Generally, most emergency cases in veterinary practices are unexpected. While most have heard the word “triage,” do we understand what it means? “Triage” is derived from the French word trier (or “to sort”). The word was generated around the 1790s during the French Revolutionary Wars/Napoleonic War when men had to care for the wounded on the battlefield.
Battlefield triage is, of course, very different than hospital triage. The basis, however, is to identify which cases need immediate care to maximize the survival of patients presented to a hospital. One must identify which patients are stable enough to wait for care and which are critically ill. It is crucial to also identify patients that are stable but should not wait in the lobby. For example, a pet may have a small laceration, but it is dripping blood all over the lobby.
To triage effectively, walk around the clinic to ensure there is an area where critically ill patients can be taken to be tended to. Be prepared.
When determining a space, one should consider:
- Where should you triage? The lobby? An exam room?
- Should you triage dogs and cats in the same space?
- Do you treat exotics? If not, do you know where to refer these cases?
- What supplies do you need?
First and foremost, find a place that is best for both the clinic and the patient. Indeed, it is always beneficial if there is an area of the treatment floor designated for a critical/emergency patient.
Have catheters, fluids, oxygen administration, a crash cart/tray, blood pressure supplies, warming devices, monitoring devices (e.g. ECG), and quick diagnostic tools (microhematocrit tubes, glucometer, lactometer, point-of-care devices, etc.) ready to go. Keeping this equipment at hand can help a clinician quickly diagnose a critical patient and create a better emergency experience for both the staff and the patient.
A crash cart/box/tray is the most essential tool to have at a practice. It should include catheter supplies, emergency medications (lidocaine, epinephrine, atropine, vasopressin, etc.), syringes for drawing blood and emergency medications, endotracheal tubes, fluids, fluid lines, etc. Make sure the crash cart is fully stocked every day. Supplies are often borrowed, taken, or used for other situations, which can, in turn, make a critical situation more complicated. Nobody wants to be running to the surgery suite for endotracheal tubes when a patient has to be intubated. Mark the crash cart to indicate it is stocked.
Finally, to prepare, make sure everyone practices. Practice, practice, practice. In an emergency situation, staff will make a more cohesive team if they all know where the supplies are kept, where the crash cart is, and how to stay calm.
Starting the process
Triage can be done in two ways: in person when multiple emergency patients come in at the same time, or over the phone.
Receptionists are the “first eyes” when a patient walks through the door. It is strongly recommended these professionals are trained to see what is considered an emergency and what is not an emergency. They are the ones to determine when to call a technician for help.
When a client calls the clinic for an emergency, however, it is best to have medical personnel on the phone to help ask the correct questions and assess if it is a true emergency. For example, a client calls and says her cat is in the litter box all the time and she thinks the pet is constipated. A veterinary professional may ask, “Has your cat been urinating in the box?” The client replies, “Well, now that you mention it, I don’t remember seeing urine in the box either.” If this cat is blocked, it would be considered a true emergency; a non-veterinary professional may have told the client to come in for an appointment the next day as a constipation case.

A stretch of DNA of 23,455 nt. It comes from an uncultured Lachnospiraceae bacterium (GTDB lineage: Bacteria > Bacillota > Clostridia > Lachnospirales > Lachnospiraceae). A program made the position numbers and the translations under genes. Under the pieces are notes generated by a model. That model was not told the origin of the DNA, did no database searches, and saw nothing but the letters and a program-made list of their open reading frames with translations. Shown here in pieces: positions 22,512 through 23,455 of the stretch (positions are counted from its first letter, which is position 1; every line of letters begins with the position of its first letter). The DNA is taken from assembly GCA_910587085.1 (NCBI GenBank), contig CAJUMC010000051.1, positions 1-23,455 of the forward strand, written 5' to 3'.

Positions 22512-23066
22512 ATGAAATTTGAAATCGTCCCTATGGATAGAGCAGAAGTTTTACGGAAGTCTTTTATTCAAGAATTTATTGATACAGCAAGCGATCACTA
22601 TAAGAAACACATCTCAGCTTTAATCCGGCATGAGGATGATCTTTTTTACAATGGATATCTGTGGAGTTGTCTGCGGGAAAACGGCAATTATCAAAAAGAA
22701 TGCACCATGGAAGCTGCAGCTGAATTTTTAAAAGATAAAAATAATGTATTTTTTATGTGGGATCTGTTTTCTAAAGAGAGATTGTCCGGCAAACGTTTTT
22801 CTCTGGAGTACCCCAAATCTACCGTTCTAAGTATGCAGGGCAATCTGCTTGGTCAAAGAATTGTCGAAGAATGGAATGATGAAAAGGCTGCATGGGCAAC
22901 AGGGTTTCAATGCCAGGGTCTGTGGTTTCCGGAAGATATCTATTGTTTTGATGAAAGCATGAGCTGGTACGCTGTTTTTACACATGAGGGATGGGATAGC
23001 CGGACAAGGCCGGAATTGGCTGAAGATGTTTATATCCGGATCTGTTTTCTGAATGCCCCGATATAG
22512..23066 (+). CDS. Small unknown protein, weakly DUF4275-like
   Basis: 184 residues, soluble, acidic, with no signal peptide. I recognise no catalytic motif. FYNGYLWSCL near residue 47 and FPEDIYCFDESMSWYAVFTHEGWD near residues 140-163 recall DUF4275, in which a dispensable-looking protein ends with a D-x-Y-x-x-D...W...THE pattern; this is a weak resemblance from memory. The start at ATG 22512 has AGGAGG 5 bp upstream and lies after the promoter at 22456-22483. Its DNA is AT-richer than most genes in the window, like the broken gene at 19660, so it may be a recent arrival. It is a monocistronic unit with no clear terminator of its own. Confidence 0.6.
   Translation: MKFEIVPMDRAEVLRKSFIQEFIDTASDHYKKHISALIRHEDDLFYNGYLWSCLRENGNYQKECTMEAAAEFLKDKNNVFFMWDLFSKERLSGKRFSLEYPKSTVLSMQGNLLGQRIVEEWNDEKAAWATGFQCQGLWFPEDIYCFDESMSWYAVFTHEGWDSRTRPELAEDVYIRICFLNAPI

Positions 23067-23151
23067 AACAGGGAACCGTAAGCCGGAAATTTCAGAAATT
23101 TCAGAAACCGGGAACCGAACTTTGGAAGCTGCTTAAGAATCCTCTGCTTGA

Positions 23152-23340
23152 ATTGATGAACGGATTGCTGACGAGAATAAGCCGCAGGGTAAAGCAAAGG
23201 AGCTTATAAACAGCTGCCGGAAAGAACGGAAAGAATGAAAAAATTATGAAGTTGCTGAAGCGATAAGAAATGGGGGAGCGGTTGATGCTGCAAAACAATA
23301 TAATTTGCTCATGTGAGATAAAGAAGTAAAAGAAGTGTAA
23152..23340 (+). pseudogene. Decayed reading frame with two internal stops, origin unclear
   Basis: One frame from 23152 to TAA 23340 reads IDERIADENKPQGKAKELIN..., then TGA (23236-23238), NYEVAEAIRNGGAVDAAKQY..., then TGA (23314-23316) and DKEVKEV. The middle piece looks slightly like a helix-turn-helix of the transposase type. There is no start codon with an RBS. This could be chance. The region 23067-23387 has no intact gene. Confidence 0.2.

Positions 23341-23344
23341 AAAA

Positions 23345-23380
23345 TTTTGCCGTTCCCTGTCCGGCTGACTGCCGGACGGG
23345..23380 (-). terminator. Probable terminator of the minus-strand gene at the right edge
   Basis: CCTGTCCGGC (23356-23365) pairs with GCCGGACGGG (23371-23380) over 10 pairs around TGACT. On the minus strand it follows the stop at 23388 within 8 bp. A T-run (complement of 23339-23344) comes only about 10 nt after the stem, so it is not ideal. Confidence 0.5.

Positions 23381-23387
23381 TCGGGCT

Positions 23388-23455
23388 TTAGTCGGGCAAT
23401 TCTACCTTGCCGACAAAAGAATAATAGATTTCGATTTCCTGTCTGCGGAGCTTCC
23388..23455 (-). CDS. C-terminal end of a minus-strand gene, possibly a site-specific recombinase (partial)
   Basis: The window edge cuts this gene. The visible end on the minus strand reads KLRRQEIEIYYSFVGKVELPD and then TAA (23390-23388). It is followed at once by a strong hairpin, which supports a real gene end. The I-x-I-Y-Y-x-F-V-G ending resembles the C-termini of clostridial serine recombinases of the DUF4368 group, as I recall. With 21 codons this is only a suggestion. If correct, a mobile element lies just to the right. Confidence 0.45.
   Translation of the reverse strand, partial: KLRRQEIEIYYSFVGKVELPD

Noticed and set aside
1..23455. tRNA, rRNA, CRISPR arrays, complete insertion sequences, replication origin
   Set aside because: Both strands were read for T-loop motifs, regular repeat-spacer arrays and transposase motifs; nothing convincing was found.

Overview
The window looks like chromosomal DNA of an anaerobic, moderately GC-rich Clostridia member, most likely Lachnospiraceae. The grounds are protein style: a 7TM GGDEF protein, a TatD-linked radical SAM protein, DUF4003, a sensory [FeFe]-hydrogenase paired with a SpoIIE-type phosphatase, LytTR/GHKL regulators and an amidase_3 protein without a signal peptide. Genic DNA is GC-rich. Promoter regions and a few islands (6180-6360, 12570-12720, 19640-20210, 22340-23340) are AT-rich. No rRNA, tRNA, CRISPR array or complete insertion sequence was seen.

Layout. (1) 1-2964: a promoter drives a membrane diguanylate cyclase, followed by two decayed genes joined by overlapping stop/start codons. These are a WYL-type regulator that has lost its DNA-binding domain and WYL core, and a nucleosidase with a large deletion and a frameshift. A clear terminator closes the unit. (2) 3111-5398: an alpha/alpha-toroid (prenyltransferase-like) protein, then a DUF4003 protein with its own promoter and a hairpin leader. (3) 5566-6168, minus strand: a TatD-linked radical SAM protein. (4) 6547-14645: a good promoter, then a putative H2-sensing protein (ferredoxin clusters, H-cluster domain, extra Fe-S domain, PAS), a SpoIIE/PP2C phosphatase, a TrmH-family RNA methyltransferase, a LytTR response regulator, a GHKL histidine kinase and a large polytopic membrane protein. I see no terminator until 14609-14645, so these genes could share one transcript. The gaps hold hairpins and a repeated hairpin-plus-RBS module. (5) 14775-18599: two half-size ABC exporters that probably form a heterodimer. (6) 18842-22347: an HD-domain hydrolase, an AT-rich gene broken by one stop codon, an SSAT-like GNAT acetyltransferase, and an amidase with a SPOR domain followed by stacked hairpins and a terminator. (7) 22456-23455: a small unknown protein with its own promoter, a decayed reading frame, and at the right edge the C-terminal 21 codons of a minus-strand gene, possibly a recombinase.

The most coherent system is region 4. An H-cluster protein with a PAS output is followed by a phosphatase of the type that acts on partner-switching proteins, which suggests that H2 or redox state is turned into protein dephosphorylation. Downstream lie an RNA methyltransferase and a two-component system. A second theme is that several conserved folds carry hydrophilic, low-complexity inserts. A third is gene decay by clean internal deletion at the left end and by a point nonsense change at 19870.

That said, do not diagnose over the phone! Instead, state your concerns to the client: “I am worried your cat hasn’t urinated in a long time, and I would suggest you bring him in immediately.”
If the client asks multiple questions over the phone or gets emotional, express concern for the patient. Let the pet owner know you will answer all their questions when they get in. Keep control of every conversation. Remember, too, if the client thinks they have an emergency, you should treat it as such.
Additionally, know your clinic’s limits when it comes to emergencies. Can the hospital care for a patient for 24 hours? Are you open weekends? Is there an overnight technician who can care for patients? Can you handle wildlife/exotic emergencies? Can surgery be performed at any time? These are all questions to address to help ensure preparedness for an emergency you cannot handle. It is acceptable to send a client to a different clinic if your hospital does not have the capability to handle different types of emergencies.
Always assess the most critical patient first. Remember your ABCs: airway, breathing, circulation. Infectious/dramatic cases can be brought into the treatment room and placed in a kennel while the technician is getting a more accurate history. If the patient is very critical and needs to be brought back right away, the next step is to have a triage estimate ready.1 This ensures the patient will be taken care of quickly and prepares the owner for what the cost may be.
The estimate is usually a range, and can include radiographs, blood tests, intravenous catheter placement, and intravenous fluid administration. It does not include other tests or medications after the diagnosis is made. The form also includes a CPR code. It is better to be ready for CPR than to have to ask the owner when it needs to be performed. The receptionist can go over this form if necessary. Everything should be written clearly to ensure everyone understand what is included in the estimate. Communicate to clients this is a way for their pets to get the quickest, best care possible.